When People told themselves their past with stories,
explained their present with stories,
foretold the future with stories,
the best place by the fire was kept for ...

~Princess and a Frog

One fine evening a young princess put on her bonnet and clogs, and went out to take a walk by herself in a wood; and when she came to a cool spring of water with a rose in the middle of it, she sat herself down to rest a while. Now she had a golden ball in her hand, which was her favourite plaything; and she was always tossing it up into the air, and catching it again as it fell.

     After a time she threw it up so high that she missed catching it as it fell; and the ball bounded away, and rolled along on the ground, until at last it fell down into the spring. The princess looked into the spring after her ball, but it was very deep, so deep that she could not see the bottom of it. She began to cry, and said, 'Alas! if I could only get my ball again, I would give all my fine clothes and jewels, and everything that I have in the world.'

by Joanna Pasek

     Whilst she was speaking, a frog put its head out of the water, and said, 'Princess, why do you weep so bitterly?'

     'Alas!' said she, 'what can you do for me, you nasty frog? My golden ball has fallen into the spring.'

     The frog said, 'I do not want your pearls, and jewels, and fine clothes; but if you will love me, and let me live with you and eat from off your golden plate, and sleep on your bed, I will bring you your ball again.'

     'What nonsense,' thought the princess, 'this silly frog is talking! He can never even get out of the spring to visit me, though he may be able to get my ball for me, and therefore I will tell him he shall have what he asks.'

     So she said to the frog, 'Well, if you will bring me my ball, I will do all you ask.'

     Then the frog put his head down, and dived deep under the water; and after a little while he came up again, with the ball in his mouth, and threw it on the edge of the spring.

     As soon as the young princess saw her ball, she ran to pick it up; and she was so overjoyed to have it in her hand again, that she never thought of the frog, but ran home with it as fast as she could.

     The frog called after her, 'Stay, princess, and take me with you as you said,'

     But she did not stop to hear a word.

     The next day, just as the princess had sat down to dinner, she heard a strange noise - tap, tap - plash, plash - as if something was coming up the marble staircase, and soon afterwards there was a gentle knock at the door, and a little voice cried out and said:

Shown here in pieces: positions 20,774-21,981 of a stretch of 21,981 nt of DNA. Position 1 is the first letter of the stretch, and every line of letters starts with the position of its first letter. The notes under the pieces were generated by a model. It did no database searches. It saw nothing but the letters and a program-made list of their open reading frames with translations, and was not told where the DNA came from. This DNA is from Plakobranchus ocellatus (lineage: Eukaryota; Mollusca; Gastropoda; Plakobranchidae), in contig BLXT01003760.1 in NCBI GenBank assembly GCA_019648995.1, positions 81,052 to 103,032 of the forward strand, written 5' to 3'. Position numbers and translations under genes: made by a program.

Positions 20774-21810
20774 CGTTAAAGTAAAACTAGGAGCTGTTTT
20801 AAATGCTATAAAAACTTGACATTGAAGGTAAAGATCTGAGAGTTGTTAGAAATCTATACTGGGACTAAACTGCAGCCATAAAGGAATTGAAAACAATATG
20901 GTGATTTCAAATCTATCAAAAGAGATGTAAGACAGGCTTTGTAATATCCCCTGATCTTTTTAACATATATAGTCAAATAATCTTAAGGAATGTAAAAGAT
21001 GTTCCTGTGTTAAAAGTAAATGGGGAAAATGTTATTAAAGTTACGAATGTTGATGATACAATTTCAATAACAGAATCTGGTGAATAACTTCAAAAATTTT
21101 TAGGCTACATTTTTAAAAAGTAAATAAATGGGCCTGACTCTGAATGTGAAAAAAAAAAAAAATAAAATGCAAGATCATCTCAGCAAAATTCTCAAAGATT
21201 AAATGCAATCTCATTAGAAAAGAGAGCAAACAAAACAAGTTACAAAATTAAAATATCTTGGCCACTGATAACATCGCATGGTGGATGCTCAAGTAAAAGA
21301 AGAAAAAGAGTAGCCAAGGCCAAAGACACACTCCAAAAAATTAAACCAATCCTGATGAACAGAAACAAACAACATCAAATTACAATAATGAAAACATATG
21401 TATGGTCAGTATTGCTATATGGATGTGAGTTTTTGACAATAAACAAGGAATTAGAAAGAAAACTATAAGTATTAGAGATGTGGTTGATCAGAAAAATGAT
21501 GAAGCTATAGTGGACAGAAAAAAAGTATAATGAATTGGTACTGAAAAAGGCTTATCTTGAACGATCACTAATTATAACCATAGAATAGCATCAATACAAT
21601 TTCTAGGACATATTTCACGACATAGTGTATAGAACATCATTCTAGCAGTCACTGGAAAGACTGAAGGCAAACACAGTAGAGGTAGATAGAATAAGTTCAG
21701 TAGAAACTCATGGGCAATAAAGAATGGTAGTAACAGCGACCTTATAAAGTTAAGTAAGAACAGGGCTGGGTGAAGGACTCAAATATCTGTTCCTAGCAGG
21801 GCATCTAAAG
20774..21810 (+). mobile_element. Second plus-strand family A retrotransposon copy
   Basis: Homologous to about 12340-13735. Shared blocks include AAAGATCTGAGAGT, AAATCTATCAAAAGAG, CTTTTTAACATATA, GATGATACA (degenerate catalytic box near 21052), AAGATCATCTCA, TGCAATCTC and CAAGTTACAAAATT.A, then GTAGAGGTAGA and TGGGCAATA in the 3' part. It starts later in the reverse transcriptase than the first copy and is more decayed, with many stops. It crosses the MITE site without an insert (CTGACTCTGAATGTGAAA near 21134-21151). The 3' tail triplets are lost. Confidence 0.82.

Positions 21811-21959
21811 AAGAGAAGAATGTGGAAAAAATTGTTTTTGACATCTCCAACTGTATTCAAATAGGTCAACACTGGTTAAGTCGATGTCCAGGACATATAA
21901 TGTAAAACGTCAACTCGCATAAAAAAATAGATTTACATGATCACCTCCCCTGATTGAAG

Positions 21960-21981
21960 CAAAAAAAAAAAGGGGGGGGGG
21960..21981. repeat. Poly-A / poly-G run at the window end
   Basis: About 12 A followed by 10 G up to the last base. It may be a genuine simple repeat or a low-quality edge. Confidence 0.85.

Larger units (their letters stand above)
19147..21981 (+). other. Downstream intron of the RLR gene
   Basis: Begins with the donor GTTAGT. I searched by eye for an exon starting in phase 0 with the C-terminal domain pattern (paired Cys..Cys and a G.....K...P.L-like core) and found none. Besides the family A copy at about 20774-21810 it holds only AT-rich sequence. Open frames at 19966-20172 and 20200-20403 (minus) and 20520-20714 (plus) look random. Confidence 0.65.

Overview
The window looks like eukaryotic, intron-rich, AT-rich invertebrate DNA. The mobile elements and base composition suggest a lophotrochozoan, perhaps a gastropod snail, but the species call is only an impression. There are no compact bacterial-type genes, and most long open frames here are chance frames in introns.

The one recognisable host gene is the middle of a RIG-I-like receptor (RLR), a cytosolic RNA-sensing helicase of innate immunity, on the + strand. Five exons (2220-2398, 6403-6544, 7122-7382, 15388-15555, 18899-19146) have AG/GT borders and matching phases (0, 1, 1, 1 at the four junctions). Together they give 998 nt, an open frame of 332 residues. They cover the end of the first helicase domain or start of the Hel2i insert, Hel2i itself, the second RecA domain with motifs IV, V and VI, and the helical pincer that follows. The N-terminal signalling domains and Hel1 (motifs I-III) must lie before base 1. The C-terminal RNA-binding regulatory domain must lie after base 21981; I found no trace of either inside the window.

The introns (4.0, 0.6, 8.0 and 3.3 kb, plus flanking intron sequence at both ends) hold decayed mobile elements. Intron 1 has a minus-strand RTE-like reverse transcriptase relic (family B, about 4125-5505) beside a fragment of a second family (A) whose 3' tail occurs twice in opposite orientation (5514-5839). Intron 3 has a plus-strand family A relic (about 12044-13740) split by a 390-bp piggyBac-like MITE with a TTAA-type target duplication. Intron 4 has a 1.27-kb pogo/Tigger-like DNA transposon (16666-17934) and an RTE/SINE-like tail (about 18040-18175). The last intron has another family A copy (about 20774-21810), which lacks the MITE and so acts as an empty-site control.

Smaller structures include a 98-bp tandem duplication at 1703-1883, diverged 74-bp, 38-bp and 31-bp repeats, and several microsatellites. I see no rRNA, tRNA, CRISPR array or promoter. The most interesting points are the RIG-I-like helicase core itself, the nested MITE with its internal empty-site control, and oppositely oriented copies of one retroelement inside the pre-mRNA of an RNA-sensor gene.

'Open the door, my princess dear,
Open the door to thy true love here!
And mind the words that thou and I said
By the fountain cool, in the greenwood shade.'

     Then the princess ran to the door and opened it, and there she saw the frog, whom she had quite forgotten. At this sight she was sadly frightened, and shutting the door as fast as she could came back to her seat.

     The king, her father, seeing that something had frightened her, asked her what was the matter.

     'There is a nasty frog,' said she, 'at the door, that lifted my ball for me out of the spring this morning. I told him that he should live with me here, thinking that he could never get out of the spring; but there he is at the door, and he wants to come in.'

     While she was speaking the frog knocked again at the door, and said:

'Open the door, my princess dear,
Open the door to thy true love here!

And mind the words that thou and I said
By the fountain cool, in the greenwood shade.'

     Then the king said to the young princess, 'As you have given your word you must keep it; so go and let him in.'

     She did so, and the frog hopped into the room, and then straight on - tap, tap - plash, plash - from the bottom of the room to the top, till he came up close to the table where the princess sat.

     'Pray lift me upon chair,' said he to the princess, 'and let me sit next to you.'

     As soon as she had done this, the frog said, 'Put your plate nearer to me, that I may eat out of it.'

     This she did, and when he had eaten as much as he could, he said, 'Now I am tired; carry me upstairs, and put me into your bed.' And the princess, though very unwilling, took him up in her hand, and put him upon the pillow of her own bed, where he slept all night long.

     As soon as it was light the frog jumped up, hopped downstairs, and went out of the house.

     'Now, then,' thought the princess, 'at last he is gone, and I shall be troubled with him no more.'

     But she was mistaken; for when night came again she heard the same tapping at the door; and the frog came once more, and said:

'Open the door, my princess dear,
Open the door to thy true love here!
And mind the words that thou and I said
By the fountain cool, in the greenwood shade.'